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In this lawsuit, Indiana challenges decades-old practices of the federal government whereby some asylum seekers are released from detention while the federal government adjudicates their claims for humanitarian protection (which often takes years). Indiana claims that these detention practices substantively conflict with immigration statutes and that, even if they are substantively permissible, they did not go through proper procedures. Indiana seeks an order compelling the Biden Administration to comply with Indiana’s interpretation of the immigration statutes and to detain asylum seekers while their claims are decided.

The parties are currently engaged in discovery (the process by which parties exchange documents and testimony) related to Indiana’s standing. The current deadline to complete that discovery is in mid-April 2023.

In late March 2023, the parties jointly requested that this case be stayed (paused) until proceedings conclude in Florida v. USA–a virtually identical case in which the district court judge issued  an opinion vacating (nullifying) the same policy Indiana challenges here. That case is now on appeal.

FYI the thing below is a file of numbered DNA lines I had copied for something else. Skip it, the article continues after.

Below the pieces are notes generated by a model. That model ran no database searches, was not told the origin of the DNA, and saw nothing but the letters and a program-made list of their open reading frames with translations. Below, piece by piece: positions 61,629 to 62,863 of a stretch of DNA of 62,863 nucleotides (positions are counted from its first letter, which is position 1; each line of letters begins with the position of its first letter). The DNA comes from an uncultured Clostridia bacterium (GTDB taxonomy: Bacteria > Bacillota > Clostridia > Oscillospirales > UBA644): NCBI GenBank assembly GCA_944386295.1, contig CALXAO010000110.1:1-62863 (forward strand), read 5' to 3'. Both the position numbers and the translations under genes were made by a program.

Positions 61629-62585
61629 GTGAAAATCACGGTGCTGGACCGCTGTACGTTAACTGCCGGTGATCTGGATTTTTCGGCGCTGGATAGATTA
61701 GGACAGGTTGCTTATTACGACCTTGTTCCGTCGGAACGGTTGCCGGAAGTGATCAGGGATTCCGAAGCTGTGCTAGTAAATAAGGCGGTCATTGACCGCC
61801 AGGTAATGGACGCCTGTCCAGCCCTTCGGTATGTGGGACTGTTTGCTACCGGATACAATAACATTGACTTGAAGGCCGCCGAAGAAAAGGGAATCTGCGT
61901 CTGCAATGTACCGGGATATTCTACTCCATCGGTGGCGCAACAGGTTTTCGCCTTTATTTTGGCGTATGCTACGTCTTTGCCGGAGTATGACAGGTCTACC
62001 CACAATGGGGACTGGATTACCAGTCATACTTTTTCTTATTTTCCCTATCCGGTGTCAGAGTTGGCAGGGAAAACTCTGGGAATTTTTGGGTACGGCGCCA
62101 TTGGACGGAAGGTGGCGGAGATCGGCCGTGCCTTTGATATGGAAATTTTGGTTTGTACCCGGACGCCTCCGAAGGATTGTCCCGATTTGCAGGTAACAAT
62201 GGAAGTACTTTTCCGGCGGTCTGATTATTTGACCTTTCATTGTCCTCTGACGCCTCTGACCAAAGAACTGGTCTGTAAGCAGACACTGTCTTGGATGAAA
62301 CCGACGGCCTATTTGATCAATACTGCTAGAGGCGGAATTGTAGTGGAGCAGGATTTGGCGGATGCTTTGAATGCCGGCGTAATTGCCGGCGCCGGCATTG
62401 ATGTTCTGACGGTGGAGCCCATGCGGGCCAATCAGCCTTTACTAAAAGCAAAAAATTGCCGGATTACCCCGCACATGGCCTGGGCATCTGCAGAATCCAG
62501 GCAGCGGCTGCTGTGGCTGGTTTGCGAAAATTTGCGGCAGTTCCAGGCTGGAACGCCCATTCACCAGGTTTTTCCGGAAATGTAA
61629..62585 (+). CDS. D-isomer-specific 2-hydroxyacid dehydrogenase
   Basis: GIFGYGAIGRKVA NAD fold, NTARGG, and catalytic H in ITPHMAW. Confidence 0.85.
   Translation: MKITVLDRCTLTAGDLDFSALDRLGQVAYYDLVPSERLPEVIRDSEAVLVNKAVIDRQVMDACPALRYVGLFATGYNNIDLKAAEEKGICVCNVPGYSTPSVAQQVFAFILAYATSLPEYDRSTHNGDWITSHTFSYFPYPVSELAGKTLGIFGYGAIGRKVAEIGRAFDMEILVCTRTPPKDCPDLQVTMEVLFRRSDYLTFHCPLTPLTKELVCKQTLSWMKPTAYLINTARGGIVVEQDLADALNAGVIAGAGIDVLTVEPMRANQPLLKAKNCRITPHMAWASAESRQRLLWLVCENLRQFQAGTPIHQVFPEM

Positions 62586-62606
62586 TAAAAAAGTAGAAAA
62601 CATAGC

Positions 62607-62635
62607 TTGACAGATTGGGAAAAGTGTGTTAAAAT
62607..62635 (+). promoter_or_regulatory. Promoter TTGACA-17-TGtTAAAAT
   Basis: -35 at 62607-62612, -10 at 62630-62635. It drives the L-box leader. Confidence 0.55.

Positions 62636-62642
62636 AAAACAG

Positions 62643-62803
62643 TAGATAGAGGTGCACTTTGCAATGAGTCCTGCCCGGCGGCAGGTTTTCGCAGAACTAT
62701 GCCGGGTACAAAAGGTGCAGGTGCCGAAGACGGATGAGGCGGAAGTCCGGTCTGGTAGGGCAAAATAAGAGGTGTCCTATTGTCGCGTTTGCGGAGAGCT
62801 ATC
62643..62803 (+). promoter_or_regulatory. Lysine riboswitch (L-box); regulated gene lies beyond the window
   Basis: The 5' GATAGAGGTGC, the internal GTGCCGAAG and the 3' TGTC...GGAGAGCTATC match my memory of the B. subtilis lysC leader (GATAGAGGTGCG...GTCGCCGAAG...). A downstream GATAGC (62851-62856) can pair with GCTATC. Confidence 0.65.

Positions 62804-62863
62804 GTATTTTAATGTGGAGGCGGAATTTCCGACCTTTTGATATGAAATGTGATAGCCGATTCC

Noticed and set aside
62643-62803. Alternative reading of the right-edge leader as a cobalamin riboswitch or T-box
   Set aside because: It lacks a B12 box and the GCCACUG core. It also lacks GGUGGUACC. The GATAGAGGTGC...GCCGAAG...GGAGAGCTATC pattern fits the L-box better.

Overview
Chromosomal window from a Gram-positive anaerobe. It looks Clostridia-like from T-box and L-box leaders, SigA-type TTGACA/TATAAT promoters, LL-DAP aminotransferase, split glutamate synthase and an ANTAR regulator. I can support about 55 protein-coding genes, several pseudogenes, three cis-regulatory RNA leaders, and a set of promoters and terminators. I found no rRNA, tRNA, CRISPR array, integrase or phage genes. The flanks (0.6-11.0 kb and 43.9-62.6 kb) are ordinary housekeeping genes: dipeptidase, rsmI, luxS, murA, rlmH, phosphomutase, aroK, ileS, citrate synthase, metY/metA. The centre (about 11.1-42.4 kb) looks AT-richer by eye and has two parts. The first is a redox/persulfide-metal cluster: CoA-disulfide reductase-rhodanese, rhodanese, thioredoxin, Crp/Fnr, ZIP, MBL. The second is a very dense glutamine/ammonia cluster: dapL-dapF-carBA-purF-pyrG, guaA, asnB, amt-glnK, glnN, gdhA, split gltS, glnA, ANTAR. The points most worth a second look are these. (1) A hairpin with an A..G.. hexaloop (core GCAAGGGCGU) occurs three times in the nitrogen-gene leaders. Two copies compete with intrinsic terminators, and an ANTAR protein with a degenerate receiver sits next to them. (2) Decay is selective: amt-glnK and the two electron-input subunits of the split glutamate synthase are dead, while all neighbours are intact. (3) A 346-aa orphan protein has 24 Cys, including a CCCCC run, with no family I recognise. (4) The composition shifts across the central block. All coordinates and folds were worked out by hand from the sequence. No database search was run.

Technical Summary

Indiana challenges one or more alleged policies of “refusing to detain” arriving asylum seekers, which Indiana claims conflict with 8 U.S.C. § 1225(b)(1)-(2) and relies on an unlawful misuse of the parole authority in 8 U.S.C. § 1182(d)(5).  Indiana also claims the alleged policies violate the Administrative Procedure Act’s prohibition of arbitrary and capricious agency action, its notice-and-comment requirement, and its prohibition on unreasonably delayed agency action.


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